04 Nov 2005
choosing a personal note taking wiki
i've just recently stumbled across pwyky
, an extremely lightweight wiki implementation in python that is self contained in a single python script and stores things in html form in text files in a single directory. it's simplicity makes it incredibly brilliant. just copy this python script into a directory on your web site, rename it to cgi (or anything that is going to be executed as cgi) and off you go.
pwyky is ideal for personal note taking where you don't need all the cruft of revisioning and user accounts, etc. you're just presented with a simple page, the ability to edit it and a cruft free mark up syntax. the wiki itself stores all the files as html (which makes alot of sense) and it translates that back to wiki style syntax when you want to edit it. being in html form, it is easy for you to move all your notes to static form or possibly even something else without having to write a decoder for the millions of wiki syntax's out there.
apart from pwyky, i've been using voodoo pad lite
and notational velocity.
both great in their own ways. i really enjoyed notational velocity's, emm .. speed and minimalism. lightning fast searches paired with great keyboard shortcuts makes it a dream thing to use for taking short notes.
voodoo pad on the other hand is a rich text editor with built in links like a wiki. you edit it like a wiki and navigate it in that way as well. the interface initially very attractive and able to store all sorts of things like pictures and fonts soon gets in the way of quick note taking.
what the ideal note taking software should do is combine notational velocity' simplicity with a simple link markup, and then add a dash of totally open text exporting features. when i have some time, i'm going to have to hack on a replacement for notational velocity and maybe combine that with syncing notes to a web service, or even the dreaded .mac.side note on progress with spotstamp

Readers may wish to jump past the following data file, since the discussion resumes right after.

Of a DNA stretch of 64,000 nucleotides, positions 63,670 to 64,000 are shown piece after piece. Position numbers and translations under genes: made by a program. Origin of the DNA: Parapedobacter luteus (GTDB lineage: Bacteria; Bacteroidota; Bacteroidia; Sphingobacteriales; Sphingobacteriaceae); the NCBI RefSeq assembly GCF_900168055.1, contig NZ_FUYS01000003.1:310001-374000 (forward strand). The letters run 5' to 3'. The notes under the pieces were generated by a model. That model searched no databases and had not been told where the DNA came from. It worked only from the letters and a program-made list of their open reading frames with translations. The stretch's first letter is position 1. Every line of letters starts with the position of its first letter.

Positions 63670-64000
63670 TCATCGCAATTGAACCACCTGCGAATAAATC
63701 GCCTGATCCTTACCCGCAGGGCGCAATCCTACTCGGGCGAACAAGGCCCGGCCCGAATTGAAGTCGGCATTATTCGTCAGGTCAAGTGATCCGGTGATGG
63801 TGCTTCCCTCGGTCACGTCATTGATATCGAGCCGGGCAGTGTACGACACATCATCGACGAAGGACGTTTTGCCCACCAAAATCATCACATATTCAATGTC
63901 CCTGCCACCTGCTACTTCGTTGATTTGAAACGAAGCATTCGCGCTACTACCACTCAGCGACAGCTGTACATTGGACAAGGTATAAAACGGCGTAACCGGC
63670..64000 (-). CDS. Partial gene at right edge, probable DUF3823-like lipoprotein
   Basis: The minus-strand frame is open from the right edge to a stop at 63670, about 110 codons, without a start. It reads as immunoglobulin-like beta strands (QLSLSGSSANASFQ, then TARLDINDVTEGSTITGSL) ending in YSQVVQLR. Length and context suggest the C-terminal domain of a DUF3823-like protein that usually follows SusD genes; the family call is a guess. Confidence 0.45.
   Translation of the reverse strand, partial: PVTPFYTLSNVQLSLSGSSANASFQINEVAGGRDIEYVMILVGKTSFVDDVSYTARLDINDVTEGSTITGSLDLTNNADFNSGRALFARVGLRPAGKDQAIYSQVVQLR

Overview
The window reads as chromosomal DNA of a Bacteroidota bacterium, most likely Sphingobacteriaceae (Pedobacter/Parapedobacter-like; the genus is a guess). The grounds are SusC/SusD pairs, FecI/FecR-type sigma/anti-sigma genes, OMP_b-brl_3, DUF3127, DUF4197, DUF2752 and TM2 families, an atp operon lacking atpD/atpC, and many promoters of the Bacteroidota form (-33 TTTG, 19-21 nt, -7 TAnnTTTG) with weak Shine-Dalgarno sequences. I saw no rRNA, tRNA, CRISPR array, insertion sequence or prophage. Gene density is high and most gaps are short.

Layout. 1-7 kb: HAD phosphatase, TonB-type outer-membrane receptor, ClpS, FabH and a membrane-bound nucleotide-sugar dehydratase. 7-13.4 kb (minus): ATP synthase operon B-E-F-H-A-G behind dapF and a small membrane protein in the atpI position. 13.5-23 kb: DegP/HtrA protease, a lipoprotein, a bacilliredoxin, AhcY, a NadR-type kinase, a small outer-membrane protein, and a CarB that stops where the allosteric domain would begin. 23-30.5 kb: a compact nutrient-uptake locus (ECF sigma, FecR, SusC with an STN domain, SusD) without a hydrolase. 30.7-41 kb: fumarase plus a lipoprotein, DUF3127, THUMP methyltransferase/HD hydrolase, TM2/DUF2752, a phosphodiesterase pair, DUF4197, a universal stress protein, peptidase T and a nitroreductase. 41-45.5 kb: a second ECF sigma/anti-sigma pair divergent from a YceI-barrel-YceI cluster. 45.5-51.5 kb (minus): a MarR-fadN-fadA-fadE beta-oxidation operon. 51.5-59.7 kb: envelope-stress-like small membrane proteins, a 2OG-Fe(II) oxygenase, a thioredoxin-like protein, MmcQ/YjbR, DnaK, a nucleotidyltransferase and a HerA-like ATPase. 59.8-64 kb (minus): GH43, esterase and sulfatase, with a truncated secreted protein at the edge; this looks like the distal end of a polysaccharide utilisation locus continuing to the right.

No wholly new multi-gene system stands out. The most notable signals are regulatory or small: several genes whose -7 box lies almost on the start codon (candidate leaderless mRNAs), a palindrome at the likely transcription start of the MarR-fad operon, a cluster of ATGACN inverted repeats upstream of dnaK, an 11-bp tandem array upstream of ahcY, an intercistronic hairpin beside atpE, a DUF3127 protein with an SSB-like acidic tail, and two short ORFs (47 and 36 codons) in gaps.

although, before i do hack on that, i need to finish my spotstamp project that has been polished a bit more by being able to handle multiple files in a nice way. search interface still needs some work and still have to solve the dreaded problem of metadata being lost on copy or a user's accidental flushing the contents of the metadata server. unfortunately, apple has decided that copying a file means you shouldn't copy the metadata too. so if you download a file, safari puts the origin url in the metadata, but if you copy that file, you lose the data on the new file. why they didn't make (at the very least) finder copy preserve the metadata is anyone's guess, but thatis a major minus in my book.
the major thing that is holding me back from releasing a preview beta is the fact that i need a way to backup the user created metadata content in case these scenarios happen, and so the users won't get frustrated with losing all their hard categorisation work by running some random command someone's given them to cure their spotlight problems :(
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